My own approach (assuming I don't need offline/device functionality) is to build in HTML5 to begin with, as I can build that using something like JQueryMobile and get a working system out there very quickly. I then move to a hybrid if I need the additional functionality. I use javascript remoting to access Force.com data, as this makes it a slightly easier transition to hybrid.

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I would agree with Bob on this one. There is no clear cut answer. There will be certain functionality that is only available natively (like some UI elements) as well as native being inherently faster, but that requires a different skill set. Offline storage is also a factor to take in. Essentially, it all really depends on the situation. –  Jesse Altman Feb 5 '13 at 15:17
    
In what way an Hybrid app be faster than HTML, if at all? Is the fact that it is running directly over webkit and not the browser makes it faster? –  Dedo Feb 8 '13 at 8:03
    
Native will be certainly be faster. It probably depends on the device, but apparently the regular browser in the iPhone is slower than the embedded browser that installed apps use, so hybrid will be faster in that case. Not sure about android though. –  Bob Buzzard Feb 8 '13 at 8:15
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I would prefer native app for your case with the SDK and going with objective C and REST API of salesforce for interface.

The reason being since you depend on 3G there are chances there can be no network and offline capability will make it suitable .

There can be auto sync feature so that whenever app finds the network it will sync data with server.

Only one disadvantage i see is you need little bit of Objective C else native apps with REST API in force.com are super fast and offline capability can be easily designed

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If its just offline capability, is there any reason you wouldn't go hybrid? –  Bob Buzzard Feb 5 '13 at 17:27
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@BobBuzzard icenium.com/community/blog/icenium-team-blog/2012/06/14/… Was reading through articles and have also seen the perfomance of both the apps (hybrid and Native).What i have felt from using both is native UI looks smoother and they are very faster compared to hybrid ones .(The Apps i have seen so far)Again its debatable but from my perspective i find UI and perfomance much better than hybrid built using jquery and html 5. –  Mohith Shrivastava Feb 5 '13 at 17:39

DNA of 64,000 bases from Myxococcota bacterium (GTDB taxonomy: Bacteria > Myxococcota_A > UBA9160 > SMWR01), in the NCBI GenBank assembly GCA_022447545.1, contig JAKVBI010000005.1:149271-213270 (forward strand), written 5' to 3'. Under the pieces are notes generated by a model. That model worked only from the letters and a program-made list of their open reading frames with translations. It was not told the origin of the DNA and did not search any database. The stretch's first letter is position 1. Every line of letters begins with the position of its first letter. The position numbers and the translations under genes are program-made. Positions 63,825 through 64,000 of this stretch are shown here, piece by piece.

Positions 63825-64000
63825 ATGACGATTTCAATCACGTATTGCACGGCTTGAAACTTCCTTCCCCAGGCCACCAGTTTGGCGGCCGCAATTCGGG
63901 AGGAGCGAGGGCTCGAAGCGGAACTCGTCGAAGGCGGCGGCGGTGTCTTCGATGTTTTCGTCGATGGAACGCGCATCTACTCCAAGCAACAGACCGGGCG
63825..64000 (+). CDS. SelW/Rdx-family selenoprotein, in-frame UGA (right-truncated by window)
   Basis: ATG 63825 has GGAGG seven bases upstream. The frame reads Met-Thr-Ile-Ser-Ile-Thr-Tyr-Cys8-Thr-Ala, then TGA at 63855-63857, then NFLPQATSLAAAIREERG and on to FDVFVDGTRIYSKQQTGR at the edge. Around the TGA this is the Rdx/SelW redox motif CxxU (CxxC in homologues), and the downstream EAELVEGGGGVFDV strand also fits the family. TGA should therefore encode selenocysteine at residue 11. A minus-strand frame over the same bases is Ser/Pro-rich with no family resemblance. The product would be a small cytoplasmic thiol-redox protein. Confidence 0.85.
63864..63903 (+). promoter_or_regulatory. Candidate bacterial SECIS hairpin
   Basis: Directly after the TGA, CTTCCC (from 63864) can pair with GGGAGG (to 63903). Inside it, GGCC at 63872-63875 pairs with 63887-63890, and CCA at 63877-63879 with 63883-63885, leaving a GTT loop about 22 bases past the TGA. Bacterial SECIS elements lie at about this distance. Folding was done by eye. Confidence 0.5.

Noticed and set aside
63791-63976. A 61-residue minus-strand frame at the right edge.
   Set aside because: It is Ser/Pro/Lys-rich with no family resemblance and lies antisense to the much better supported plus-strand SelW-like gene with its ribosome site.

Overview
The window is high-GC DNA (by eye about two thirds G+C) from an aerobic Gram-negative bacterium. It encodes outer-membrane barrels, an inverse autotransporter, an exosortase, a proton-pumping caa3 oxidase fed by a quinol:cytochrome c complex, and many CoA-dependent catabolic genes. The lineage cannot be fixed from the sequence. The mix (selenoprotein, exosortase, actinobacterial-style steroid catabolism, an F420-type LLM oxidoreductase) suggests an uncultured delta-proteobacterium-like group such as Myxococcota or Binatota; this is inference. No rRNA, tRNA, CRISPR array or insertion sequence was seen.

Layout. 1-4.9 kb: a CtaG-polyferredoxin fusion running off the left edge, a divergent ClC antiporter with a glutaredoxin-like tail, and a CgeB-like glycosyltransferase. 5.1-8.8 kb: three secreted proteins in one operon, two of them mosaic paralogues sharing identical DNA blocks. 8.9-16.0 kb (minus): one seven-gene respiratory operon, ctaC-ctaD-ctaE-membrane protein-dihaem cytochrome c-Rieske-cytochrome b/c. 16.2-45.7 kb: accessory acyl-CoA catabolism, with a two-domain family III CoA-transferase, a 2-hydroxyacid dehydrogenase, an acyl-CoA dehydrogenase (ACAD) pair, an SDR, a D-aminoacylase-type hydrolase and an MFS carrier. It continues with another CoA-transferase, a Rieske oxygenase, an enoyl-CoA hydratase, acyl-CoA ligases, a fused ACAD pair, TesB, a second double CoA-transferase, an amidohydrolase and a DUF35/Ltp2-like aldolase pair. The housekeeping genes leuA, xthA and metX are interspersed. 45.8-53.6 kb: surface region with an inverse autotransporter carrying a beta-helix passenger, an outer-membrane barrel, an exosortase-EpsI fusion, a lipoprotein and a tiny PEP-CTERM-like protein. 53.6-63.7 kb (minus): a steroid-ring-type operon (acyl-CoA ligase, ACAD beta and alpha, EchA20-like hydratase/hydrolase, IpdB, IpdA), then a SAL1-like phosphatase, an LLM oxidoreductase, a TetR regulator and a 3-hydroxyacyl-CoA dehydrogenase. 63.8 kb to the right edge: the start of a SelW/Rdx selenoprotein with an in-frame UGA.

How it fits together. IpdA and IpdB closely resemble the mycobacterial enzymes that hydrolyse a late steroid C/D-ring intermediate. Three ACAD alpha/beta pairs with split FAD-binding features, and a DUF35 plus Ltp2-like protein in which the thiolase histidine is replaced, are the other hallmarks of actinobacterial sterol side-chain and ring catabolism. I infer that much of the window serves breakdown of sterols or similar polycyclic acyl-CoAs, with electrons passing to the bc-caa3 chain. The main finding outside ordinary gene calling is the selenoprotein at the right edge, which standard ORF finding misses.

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If you know you want cross platform later down the track stick with HTML 5 or hybrid, but if you're after top performance then native is the only way to go.

Especially on Android devices which don't run the latest OS the webviews used aren't backed by hardware acceleration, and as such the performance of hybrid apps is absolutely horrible.

Responding to the user instantly and smoothly is always vital to maintaining a good user experience, and a slow kludgey interface will deter a user regardless of the functionality behind it - if a waiter can't take an order as fast as the customer is relaying it to him/her, then you're running into resistance and will struggle with adoption.

With regards to storage both hybrid and native could work well catering for offline capabilities so I don't think there's much of a concern there.

Given that you've probably got a defined piece of hardware to use and know a lot about the target audience, I'd be inclined to go native with this project.